These are just a few works which provide ample empirical evidence on problems overlooked by key western advisors on macro economic policy like Aslund and Sachs.   All of these point to a conclusion that the understanding of these two in particular was over simplified and that there were many aspects of economic and social reality that were of critical importance but simply ignored by people with this orientation. Later some of these authors have introduced new elements into their explanation of what has happened that were absent in their original policy formulations.

There is much information in Russian and Central Asian newspapers and journals which provides evidence of the peculiar institutions, and conditions at the regional, local, branch, and firm levels which should have been factored in to the policy formulations.

A tentative conclusion, based on a reading of such literature and many more professional and journalistic reports, is that there were serious deficiencies in the thinking of several key reform advisors from the west.  They simply didn’t have enough information about the Russian and FSU economies, histories, societies, and political, social, and military forces to produce policies that were successful and humane.

Little attention was paid by the macro-economic reform experts to creating social safety nets for the losers in the transitional period. The outcome, in terms of human suffering has been enormous.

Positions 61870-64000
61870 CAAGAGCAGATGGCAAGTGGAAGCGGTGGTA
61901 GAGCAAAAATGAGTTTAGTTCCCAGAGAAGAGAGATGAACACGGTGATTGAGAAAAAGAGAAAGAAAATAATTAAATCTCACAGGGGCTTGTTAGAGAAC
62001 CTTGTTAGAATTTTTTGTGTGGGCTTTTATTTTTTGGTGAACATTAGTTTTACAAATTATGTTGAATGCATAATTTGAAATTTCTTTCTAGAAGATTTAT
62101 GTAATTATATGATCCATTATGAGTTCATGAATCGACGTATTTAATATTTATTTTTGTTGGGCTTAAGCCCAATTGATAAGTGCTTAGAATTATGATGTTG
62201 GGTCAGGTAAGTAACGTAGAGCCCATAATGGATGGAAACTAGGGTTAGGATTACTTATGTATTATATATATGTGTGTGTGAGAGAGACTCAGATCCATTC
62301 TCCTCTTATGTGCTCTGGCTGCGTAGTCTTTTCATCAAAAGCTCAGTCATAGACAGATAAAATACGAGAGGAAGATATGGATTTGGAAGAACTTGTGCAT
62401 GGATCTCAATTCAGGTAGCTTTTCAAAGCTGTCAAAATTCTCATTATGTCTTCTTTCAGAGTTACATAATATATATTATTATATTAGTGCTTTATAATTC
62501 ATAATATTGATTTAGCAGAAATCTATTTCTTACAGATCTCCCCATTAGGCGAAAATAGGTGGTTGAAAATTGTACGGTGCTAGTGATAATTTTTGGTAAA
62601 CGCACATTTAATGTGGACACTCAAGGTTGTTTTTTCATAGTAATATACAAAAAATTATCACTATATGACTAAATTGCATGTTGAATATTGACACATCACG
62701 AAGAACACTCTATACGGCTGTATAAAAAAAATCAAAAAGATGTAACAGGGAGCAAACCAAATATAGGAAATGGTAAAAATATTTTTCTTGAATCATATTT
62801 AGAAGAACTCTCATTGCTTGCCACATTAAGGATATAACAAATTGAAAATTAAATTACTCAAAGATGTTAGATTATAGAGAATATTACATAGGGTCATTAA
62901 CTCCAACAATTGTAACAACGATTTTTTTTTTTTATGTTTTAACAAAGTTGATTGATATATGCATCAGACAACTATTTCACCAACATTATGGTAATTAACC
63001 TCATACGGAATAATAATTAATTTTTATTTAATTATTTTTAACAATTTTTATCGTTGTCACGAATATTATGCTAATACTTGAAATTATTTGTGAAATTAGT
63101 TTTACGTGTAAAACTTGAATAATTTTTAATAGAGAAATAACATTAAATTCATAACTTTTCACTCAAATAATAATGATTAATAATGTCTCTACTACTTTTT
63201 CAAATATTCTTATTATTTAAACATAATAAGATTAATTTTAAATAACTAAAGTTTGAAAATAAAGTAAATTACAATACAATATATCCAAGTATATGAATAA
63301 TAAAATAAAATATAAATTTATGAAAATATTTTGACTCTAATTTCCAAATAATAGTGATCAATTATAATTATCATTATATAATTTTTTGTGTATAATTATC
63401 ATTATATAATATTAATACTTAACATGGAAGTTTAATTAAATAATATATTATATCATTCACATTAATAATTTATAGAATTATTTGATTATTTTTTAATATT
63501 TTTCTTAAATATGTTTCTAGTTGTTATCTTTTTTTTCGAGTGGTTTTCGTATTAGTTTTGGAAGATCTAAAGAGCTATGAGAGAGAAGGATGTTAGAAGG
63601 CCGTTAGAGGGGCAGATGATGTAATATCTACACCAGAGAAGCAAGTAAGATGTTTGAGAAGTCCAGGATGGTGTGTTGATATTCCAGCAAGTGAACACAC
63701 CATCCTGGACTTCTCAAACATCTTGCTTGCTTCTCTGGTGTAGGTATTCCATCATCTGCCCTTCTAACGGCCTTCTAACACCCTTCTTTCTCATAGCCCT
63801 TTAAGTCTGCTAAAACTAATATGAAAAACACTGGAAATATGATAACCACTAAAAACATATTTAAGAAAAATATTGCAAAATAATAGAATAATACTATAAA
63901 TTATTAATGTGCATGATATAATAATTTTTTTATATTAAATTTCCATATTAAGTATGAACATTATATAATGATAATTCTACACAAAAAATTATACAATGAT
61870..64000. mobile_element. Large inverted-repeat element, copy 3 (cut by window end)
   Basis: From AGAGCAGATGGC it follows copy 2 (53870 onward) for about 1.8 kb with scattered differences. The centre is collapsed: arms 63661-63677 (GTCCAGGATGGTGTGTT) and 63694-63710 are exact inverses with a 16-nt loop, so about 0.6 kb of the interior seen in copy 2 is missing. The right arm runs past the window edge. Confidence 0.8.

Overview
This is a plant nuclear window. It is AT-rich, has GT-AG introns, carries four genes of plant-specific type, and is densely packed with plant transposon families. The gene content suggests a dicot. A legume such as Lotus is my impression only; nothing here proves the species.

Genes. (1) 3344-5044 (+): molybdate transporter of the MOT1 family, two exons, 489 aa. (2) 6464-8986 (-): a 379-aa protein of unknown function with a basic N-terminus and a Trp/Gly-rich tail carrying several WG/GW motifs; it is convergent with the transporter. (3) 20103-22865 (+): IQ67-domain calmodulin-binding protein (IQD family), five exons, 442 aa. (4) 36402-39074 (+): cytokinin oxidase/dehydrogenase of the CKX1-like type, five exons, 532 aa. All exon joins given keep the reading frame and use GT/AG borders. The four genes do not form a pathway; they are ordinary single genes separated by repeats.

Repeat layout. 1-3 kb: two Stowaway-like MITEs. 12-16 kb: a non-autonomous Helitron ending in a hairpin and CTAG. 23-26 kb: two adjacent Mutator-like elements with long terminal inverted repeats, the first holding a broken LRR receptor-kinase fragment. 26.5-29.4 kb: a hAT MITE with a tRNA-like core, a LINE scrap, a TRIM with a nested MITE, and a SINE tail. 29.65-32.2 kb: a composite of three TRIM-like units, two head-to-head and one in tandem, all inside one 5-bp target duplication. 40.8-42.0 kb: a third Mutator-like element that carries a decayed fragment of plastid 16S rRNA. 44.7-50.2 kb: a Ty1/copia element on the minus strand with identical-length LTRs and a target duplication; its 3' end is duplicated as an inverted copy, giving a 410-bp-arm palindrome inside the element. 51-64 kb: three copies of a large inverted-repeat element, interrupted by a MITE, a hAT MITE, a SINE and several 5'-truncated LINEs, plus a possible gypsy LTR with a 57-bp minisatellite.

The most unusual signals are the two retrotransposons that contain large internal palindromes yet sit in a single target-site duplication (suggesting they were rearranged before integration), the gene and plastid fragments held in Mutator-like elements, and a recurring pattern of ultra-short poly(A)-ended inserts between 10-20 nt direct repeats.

The reform experts simply failed to foresee the real political and social consequences of the policies they were recommending with such confidence in 1992, 1993, and 1994.

Recently some of these authors have been blaming current problems of the CIS on the “Mafia” phenomenon as a kind of all purpose exogenous factor completely independent of macro-economic policy.

There is enough contradictory and complex evidence to quibble and debate about many of the issues raised here for decades with no definitive resolution in sight. All this points to a need for more research on important but inadequately addressed factors other than aggregate policies.

I believe that all of the above is also directly relevant to the problems of Central Asian – Post Communist political and economic development. I have chosen mostly Russian examples because the Russian case has been more thoroughly reviewed and much of the literature I have on Central Asian economies comes from a great many shorter articles and reports, especially those from the Central Asian and Russian press.

(c) Copyright Alan F. Fogelquist – Eurasia Research Center, 1998